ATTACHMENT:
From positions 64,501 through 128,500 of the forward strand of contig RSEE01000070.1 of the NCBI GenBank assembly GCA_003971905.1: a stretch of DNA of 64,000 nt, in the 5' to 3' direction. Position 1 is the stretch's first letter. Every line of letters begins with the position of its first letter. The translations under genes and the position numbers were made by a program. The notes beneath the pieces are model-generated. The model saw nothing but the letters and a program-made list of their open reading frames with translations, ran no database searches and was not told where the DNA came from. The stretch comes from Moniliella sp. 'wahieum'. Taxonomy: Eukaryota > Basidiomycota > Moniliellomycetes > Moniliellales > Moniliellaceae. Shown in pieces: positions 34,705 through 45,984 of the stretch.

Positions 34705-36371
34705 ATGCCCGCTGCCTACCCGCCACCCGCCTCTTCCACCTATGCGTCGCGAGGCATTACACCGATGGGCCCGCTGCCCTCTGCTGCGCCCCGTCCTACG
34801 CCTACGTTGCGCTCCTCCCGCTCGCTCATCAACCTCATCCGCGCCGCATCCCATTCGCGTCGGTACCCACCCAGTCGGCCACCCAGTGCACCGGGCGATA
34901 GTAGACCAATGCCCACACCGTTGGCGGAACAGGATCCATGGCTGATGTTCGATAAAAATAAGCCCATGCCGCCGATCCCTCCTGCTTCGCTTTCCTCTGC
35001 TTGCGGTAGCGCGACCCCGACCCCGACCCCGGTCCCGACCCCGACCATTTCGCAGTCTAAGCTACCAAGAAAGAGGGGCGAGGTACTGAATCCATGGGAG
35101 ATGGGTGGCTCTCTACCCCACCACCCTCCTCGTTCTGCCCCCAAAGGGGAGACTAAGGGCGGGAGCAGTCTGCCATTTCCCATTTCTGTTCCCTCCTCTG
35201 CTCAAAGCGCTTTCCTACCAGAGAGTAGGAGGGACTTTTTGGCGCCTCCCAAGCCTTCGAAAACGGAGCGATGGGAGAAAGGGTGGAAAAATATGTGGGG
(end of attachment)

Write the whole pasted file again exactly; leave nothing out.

From positions 64,501 through 128,500 of the forward strand of contig RSEE01000070.1 of the NCBI GenBank assembly GCA_003971905.1: a stretch of DNA of 64,000 nt, in the 5' to 3' direction. Position 1 is the stretch's first letter. Every line of letters begins with the position of its first letter. The translations under genes and the position numbers were made by a program. The notes beneath the pieces are model-generated. The model saw nothing but the letters and a program-made list of their open reading frames with translations, ran no database searches and was not told where the DNA came from. The stretch comes from Moniliella sp. 'wahieum'. Taxonomy: Eukaryota > Basidiomycota > Moniliellomycetes > Moniliellales > Moniliellaceae. Shown in pieces: positions 34,705 through 45,984 of the stretch.

Positions 34705-36371
34705 ATGCCCGCTGCCTACCCGCCACCCGCCTCTTCCACCTATGCGTCGCGAGGCATTACACCGATGGGCCCGCTGCCCTCTGCTGCGCCCCGTCCTACG
34801 CCTACGTTGCGCTCCTCCCGCTCGCTCATCAACCTCATCCGCGCCGCATCCCATTCGCGTCGGTACCCACCCAGTCGGCCACCCAGTGCACCGGGCGATA
34901 GTAGACCAATGCCCACACCGTTGGCGGAACAGGATCCATGGCTGATGTTCGATAAAAATAAGCCCATGCCGCCGATCCCTCCTGCTTCGCTTTCCTCTGC
35001 TTGCGGTAGCGCGACCCCGACCCCGACCCCGGTCCCGACCCCGACCATTTCGCAGTCTAAGCTACCAAGAAAGAGGGGCGAGGTACTGAATCCATGGGAG
35101 ATGGGTGGCTCTCTACCCCACCACCCTCCTCGTTCTGCCCCCAAAGGGGAGACTAAGGGCGGGAGCAGTCTGCCATTTCCCATTTCTGTTCCCTCCTCTG
35201 CTCAAAGCGCTTTCCTACCAGAGAGTAGGAGGGACTTTTTGGCGCCTCCCAAGCCTTCGAAAACGGAGCGATGGGAGAAAGGGTGGAAAAATATGTGGGG